What we have implemented ATM for our specific problem is a "man in the
middle" (using twisted) which spawns server processes based on the requested
site and only keeps alive a number of them and discards those that have been
idle for a while. This is only useful in a situation like ours where most of
the sites get very little hits per day, but it's been working just fine so
http://bitbucket.org/san/luisito
Post by Daniel Moisset
On Sun, Jan 30, 2011 at 2:20 AM, Russell Keith-Magee
Post by Russell Keith-Magee
Every single problem associated with using global variables exists
with threadlocals -- and then a few more. They *can* be used
successfully. However, in almost every case, they can also be avoided
entirely with a good dose of rigorous engineering.
I *strongly* advise against the use of this technique.
I understand (and completely support) your objection, specially when
someone says «one could save even the request object to thread
"global" and it would be accessible anywhere.» (which would make code
using requests, i.e. a lot of it harder to reuse and to test)
But the core problem being solved here, about moving SITE_ID to a
threadlocal, doesn't look like bad engineering to me. In fact is
moving something that is already global (everything in settings.py is)
to alocation which is *less* global (thread-wise instead of
process-wise). So this is an increase in locality, if I got it
right...
In which way is this worse than the current state of a global
variable? (and in general, do you have some reference to explain
«Every single problem associated with using global variables exists
with threadlocals -- and then a few more»? I tend to think that a
thread local is generally better than a global, even if it tends to be
worse that good API design/argument passing)
Regards,
D.
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Xavier Ordoquy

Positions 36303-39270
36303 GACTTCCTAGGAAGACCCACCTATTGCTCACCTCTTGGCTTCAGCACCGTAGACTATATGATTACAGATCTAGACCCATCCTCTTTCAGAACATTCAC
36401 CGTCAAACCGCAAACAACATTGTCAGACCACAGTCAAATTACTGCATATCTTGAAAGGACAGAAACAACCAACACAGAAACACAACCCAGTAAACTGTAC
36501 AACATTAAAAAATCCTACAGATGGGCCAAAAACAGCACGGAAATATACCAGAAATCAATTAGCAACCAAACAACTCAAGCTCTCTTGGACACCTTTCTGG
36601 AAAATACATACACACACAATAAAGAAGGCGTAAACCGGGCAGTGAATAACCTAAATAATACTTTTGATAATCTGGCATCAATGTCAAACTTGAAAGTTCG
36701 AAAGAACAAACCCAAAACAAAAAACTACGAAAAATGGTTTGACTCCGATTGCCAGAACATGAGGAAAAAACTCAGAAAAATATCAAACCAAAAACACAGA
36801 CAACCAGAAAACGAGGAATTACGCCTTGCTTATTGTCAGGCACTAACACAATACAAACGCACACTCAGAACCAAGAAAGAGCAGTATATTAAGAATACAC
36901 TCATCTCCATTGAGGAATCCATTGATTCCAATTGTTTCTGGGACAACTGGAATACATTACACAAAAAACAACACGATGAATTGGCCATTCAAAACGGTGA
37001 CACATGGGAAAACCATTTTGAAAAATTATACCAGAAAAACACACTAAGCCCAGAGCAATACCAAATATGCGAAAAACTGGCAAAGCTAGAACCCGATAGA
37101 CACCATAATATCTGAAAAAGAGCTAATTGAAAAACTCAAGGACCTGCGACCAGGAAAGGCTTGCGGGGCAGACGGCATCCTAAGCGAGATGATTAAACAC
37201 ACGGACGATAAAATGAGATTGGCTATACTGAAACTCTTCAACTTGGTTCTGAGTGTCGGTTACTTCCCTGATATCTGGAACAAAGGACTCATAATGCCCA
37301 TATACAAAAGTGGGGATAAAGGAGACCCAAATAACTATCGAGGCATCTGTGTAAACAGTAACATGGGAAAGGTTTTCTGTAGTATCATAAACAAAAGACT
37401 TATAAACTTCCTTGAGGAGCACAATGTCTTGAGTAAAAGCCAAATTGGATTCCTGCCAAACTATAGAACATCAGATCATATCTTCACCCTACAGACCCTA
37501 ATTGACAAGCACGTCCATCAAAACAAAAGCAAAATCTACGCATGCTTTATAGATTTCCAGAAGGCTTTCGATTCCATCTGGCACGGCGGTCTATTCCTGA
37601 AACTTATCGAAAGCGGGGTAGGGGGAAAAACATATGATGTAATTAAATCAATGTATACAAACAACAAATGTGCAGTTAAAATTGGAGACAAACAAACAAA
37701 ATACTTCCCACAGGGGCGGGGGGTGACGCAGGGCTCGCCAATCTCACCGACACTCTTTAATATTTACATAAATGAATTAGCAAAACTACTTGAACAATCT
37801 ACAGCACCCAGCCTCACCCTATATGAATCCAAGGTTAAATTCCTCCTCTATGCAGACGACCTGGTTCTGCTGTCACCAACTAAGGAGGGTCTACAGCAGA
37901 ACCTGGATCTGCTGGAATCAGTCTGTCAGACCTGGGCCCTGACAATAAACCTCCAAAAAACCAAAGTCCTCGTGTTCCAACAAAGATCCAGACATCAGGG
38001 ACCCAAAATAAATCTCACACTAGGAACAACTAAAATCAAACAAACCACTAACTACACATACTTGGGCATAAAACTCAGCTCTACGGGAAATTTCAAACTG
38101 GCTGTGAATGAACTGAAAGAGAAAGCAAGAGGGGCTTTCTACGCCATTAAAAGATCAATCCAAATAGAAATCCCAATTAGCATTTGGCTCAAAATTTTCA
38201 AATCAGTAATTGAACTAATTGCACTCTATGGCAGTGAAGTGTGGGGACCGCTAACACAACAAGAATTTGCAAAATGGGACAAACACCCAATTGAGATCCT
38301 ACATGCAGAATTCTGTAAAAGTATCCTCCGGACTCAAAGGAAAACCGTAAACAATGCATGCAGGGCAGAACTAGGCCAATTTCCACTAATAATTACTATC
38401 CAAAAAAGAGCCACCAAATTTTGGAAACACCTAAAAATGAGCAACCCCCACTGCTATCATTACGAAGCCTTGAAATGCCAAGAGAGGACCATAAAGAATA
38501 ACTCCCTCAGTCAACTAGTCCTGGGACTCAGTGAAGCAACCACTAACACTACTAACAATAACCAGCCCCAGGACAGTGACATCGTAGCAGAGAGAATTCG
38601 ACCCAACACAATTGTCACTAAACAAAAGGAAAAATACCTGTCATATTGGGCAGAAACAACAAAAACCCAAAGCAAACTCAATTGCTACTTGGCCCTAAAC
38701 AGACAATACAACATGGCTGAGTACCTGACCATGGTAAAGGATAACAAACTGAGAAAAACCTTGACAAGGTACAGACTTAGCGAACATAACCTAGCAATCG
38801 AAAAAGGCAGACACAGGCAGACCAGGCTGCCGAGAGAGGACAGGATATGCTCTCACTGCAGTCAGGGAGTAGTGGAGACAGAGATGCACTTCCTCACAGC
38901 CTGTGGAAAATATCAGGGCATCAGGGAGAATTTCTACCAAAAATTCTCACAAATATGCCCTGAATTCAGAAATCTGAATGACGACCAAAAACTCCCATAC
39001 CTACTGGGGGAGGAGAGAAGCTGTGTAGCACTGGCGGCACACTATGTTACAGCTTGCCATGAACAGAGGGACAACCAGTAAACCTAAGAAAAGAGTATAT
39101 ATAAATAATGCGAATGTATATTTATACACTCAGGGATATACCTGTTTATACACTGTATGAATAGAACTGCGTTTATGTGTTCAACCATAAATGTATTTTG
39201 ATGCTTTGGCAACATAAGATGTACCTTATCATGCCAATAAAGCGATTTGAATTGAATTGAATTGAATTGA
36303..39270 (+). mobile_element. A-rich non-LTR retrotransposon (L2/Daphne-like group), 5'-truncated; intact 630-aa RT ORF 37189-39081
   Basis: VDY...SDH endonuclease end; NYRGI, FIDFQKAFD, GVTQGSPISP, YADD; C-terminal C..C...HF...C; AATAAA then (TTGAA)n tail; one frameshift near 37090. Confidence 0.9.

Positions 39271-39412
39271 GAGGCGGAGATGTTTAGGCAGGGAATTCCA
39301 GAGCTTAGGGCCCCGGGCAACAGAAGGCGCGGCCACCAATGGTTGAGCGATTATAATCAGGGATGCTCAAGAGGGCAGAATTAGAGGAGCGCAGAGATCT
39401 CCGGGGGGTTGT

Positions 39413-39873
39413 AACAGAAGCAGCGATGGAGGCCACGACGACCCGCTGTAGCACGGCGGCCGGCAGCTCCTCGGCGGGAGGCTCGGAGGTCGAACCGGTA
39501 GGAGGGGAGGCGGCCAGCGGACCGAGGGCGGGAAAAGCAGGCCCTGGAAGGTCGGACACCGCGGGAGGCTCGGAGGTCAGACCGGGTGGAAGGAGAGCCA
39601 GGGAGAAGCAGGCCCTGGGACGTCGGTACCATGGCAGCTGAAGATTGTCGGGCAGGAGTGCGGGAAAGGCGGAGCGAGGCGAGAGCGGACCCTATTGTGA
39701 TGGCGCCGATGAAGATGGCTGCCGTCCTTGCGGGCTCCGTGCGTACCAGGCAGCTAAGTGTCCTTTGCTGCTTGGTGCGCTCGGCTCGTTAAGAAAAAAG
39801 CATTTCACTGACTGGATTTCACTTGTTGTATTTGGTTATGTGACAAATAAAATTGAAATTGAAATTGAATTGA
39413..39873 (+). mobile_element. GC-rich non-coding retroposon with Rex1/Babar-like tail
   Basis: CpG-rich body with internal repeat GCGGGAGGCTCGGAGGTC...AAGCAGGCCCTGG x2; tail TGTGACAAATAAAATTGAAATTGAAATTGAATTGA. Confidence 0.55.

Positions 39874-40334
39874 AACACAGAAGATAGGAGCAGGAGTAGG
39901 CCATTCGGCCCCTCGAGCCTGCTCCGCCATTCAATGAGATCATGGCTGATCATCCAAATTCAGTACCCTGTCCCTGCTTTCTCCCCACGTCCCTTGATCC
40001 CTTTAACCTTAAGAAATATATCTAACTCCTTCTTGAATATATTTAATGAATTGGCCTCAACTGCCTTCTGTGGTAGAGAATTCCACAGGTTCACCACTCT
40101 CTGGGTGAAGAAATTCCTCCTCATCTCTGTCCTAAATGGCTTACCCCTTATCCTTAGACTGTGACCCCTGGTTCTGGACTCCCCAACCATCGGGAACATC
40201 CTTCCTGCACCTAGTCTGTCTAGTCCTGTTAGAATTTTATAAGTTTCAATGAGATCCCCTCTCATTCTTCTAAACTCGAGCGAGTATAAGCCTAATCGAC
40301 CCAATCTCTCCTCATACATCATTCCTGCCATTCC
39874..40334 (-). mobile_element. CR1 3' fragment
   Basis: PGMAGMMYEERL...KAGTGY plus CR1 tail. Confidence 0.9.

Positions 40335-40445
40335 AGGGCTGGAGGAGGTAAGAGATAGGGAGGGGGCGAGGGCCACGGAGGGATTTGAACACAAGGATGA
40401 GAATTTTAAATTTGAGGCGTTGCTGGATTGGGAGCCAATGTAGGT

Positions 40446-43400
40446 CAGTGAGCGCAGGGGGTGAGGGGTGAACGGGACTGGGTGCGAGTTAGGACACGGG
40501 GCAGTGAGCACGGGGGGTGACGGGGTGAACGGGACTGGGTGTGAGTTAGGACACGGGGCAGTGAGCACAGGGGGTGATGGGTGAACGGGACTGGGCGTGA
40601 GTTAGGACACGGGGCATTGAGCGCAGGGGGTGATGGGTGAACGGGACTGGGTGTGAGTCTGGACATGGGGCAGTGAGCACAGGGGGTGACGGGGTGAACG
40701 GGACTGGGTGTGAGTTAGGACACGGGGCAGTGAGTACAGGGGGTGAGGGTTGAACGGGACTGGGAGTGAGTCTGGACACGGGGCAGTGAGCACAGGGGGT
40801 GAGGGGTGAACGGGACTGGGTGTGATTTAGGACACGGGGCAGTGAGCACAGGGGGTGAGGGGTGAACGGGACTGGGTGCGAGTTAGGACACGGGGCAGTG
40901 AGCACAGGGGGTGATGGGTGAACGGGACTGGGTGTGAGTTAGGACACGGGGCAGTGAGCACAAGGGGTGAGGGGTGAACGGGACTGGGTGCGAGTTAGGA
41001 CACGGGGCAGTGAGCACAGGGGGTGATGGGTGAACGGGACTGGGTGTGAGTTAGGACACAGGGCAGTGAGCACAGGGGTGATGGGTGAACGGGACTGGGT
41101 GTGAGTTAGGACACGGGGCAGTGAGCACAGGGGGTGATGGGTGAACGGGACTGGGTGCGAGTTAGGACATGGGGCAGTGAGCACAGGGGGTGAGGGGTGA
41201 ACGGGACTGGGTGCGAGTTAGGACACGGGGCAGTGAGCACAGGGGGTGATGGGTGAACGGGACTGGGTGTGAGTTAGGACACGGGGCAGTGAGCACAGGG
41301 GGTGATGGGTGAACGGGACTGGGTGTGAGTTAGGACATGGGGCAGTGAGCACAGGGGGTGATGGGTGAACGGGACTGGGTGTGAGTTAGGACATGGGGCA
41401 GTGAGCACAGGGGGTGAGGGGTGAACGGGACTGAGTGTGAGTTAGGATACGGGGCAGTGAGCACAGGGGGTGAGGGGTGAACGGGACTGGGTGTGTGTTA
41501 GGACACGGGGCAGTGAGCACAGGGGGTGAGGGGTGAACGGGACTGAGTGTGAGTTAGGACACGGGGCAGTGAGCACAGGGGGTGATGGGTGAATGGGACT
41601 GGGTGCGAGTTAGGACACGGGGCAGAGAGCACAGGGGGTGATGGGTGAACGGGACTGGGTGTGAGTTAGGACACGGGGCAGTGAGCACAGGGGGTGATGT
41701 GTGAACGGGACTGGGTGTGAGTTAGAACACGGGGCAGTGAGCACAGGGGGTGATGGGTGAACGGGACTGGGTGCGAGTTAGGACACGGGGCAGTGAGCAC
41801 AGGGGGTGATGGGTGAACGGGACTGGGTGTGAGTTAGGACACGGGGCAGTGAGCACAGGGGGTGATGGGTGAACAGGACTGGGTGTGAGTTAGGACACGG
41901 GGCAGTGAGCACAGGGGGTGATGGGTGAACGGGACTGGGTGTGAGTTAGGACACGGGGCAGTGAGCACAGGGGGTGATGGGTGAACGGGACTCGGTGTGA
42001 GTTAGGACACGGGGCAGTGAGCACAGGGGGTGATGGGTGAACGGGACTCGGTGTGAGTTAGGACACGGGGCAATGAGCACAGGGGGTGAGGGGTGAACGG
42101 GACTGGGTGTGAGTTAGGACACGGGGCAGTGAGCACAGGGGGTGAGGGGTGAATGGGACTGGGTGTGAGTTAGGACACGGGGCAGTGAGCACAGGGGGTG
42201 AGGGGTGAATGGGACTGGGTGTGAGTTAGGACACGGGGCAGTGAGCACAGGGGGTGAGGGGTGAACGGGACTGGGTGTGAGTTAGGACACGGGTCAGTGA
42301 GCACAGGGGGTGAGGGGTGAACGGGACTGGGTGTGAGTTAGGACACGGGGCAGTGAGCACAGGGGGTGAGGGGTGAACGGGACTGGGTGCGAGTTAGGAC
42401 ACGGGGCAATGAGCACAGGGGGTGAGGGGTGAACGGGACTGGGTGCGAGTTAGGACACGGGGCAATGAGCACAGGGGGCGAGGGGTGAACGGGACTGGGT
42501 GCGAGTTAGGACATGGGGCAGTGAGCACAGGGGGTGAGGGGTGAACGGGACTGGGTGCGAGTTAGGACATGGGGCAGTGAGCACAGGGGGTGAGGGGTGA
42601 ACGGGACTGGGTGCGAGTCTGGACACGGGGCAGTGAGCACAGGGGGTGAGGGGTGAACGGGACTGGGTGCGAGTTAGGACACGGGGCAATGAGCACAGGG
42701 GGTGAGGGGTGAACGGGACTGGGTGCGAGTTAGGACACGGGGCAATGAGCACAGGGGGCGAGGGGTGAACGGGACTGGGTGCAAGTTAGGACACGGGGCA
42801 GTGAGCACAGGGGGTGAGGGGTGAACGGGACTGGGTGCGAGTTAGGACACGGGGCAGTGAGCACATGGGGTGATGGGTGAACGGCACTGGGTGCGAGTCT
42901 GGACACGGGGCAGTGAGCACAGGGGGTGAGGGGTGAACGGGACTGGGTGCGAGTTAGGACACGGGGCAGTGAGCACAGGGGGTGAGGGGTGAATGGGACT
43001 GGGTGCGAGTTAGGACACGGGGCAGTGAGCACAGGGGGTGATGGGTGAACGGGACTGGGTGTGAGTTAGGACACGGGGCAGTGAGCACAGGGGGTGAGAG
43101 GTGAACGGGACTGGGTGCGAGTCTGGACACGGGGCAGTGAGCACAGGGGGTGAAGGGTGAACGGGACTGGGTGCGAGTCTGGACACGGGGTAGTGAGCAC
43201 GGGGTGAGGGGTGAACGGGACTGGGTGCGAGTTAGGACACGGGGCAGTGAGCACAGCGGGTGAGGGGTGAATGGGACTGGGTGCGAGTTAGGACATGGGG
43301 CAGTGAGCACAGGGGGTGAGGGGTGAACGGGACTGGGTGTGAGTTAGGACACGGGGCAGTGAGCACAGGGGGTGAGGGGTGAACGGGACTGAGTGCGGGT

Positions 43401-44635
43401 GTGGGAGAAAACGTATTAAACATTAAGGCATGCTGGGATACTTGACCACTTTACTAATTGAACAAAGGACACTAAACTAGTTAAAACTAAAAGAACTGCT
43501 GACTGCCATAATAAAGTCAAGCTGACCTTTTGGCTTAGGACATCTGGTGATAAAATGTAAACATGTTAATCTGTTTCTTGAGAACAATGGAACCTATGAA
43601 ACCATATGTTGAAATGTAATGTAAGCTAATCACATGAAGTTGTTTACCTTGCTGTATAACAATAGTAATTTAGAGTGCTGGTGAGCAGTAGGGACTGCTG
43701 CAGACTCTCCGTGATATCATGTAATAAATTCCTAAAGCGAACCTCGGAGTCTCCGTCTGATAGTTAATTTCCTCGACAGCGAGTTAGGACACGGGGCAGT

2011-01-31 06:49:17 UTC
Permalink
This post is getting pretty long. But I had a simple Django fix that would make it work a lot easier for me, and might help others. (I say this because of how I implemented it, I am working with about 60 different sites and it is a pretty simple arrangement)
Imagine you were able to set a site_id per request rather than relying on the settings SITE_ID. Django would then checked for a request's site_id first and then second check the settings one.
It is really simple, but it would fix a lot of my problems and avoid having to switch around the settings SITE_ID per request. Setting the requests site_id with middleware is straightforward enough and further customizations to the request. Changing the urls for example.
Threading issus, and global variables
Adding new functions to work with (Saves time and pain, documentation, testing, releases so forth)
Doesn't break things that are tied into the Sites Framework(site-maps, comments, etc...)
It also feels a little more DRY to me.
Let me know if I have assumed something I shouldn't have. I don't know much about how the current implementation and use of SITE_ID in the backend.
Cheers,
James Hancock
The thread is pretty long because there are also 2 threads in one:
- one for simply changing the site_id per request
- one for changing the all setting per request

This being said, your solution sound pretty simple but would probably require all the applications to be rewritten.
If your own applications aren't much an issue, other might be.